EU referendum: Boris Johnson labelled a 'Putin apologist' after Russia remarks

Former Mayor of London criticised for saying the European Union was partially to blame for the Russian invasion of Ukraine

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Boris Johnson has accused the Remain campaign of “smearing” him after he was accused of being a “Putin apologist”. 

Speaking at a Vote Leave event, the former Mayor of London suggested the EU’s “pretensions to be running a defence policy” were partly to blame for the Russian invasion of Ukraine. 

He launched a personal attack on David Cameron following the Prime Minister’s speech where he warned the continent was in danger of slipping into another war if Britain voted Leave on 23 June.

He said Mr Cameron had failed to win anything from his EU renegotiation and could not understand why he was not campaigning to leave. 

Number 10 rejected Mr Johnson’s comments a few hours later, saying “Russia alone” bears the responsibility for the Ukrainian crisis.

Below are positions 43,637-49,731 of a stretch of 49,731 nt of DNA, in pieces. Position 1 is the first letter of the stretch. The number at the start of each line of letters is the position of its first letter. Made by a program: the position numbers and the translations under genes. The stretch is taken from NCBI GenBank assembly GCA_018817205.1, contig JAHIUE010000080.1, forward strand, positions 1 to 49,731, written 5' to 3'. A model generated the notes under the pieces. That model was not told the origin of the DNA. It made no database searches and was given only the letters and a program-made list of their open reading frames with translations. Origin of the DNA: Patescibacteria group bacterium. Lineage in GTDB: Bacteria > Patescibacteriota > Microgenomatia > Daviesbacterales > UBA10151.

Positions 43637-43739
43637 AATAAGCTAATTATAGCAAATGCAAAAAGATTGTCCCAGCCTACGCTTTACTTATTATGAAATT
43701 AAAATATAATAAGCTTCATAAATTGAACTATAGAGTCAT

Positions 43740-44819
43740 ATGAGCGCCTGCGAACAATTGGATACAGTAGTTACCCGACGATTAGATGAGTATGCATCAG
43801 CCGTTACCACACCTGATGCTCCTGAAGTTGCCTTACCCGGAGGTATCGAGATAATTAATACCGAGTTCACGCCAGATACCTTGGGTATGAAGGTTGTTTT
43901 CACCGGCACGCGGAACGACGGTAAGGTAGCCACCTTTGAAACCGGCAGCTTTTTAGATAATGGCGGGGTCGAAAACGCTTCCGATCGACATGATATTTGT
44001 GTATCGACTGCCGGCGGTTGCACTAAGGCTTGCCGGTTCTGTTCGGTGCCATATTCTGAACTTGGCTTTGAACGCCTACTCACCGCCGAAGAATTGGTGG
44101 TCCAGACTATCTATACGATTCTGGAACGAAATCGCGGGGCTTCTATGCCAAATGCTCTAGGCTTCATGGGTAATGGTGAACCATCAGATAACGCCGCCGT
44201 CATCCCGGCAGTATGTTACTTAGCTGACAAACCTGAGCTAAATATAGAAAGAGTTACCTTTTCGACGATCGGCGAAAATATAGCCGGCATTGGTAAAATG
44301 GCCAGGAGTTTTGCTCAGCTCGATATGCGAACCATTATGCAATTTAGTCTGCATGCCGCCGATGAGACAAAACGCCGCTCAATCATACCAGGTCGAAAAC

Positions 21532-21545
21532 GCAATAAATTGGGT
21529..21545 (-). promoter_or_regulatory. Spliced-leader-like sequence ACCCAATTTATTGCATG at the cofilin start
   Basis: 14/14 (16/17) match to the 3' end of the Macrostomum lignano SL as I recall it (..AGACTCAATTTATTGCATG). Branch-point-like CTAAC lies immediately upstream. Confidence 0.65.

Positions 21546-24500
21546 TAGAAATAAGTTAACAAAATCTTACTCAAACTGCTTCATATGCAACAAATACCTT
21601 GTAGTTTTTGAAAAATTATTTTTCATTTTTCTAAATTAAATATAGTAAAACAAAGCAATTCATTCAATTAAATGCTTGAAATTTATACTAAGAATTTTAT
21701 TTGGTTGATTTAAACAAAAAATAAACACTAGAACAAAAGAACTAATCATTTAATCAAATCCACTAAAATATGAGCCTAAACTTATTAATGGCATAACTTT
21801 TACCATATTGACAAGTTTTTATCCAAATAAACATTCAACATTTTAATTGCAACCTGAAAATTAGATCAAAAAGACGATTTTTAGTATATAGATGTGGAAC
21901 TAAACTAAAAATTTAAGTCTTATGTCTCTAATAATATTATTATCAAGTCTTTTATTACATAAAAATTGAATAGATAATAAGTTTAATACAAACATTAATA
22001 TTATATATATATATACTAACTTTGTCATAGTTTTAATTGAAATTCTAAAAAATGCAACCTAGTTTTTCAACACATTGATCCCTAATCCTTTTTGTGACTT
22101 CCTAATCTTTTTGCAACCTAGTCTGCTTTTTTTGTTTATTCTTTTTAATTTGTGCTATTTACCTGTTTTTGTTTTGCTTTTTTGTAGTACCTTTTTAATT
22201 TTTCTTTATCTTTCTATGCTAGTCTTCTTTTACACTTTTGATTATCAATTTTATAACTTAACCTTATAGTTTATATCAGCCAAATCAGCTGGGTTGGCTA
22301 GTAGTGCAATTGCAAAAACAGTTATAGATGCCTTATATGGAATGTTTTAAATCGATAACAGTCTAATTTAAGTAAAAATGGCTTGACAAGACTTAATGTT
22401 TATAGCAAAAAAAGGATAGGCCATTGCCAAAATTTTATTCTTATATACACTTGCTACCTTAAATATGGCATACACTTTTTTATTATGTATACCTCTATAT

Ukraine’s economy and political systems are at breaking point after Russia invaded and seized control of the Crimea in 2014. 

The restive province of Donetsk in the east of the country is still outside Kiev’s control and is believed to be being armed by Russian forces. 

Rebels shot down the MH17 flight as it flew over Donetsk in July 2015, using what is believed to have been Russian made equipment, killing all 298 people on board. 

Sir Jack Straw, former Labour foreign secretary and key member of the Remain campaign, told the Daily Telegraph Mr Johnson has “plumbed new depths” and called him a “Putin apologist”. 

Mr Johnson hit back saying Sir Jack’s claims for the Remain campaign had “shown the depths to which they will sink in smears” against Brexiters, adding they were “absolutely contemptible”. 

The Uxbridge and South Ruislip MP said he had repeatedly condemned the Russian attack on Ukraine and insisted his comments were not controversial as the EU’s handling of the crisis was “far from ideal”. 

Mr Johnson was reacting to a speech given by Mr Cameron earlier on Monday where the referred to a “serried row of white headstones” in cemeteries for the British war dead across Europe. 

Mr Cameron said throughout British history, whenever “we turn our back on Europe, sooner or later we come to regret it”. 

“Either we influence Europe, or it influences us,” he said.

“And if things go wrong in Europe, let’s not pretend we can be immune from the consequences.”

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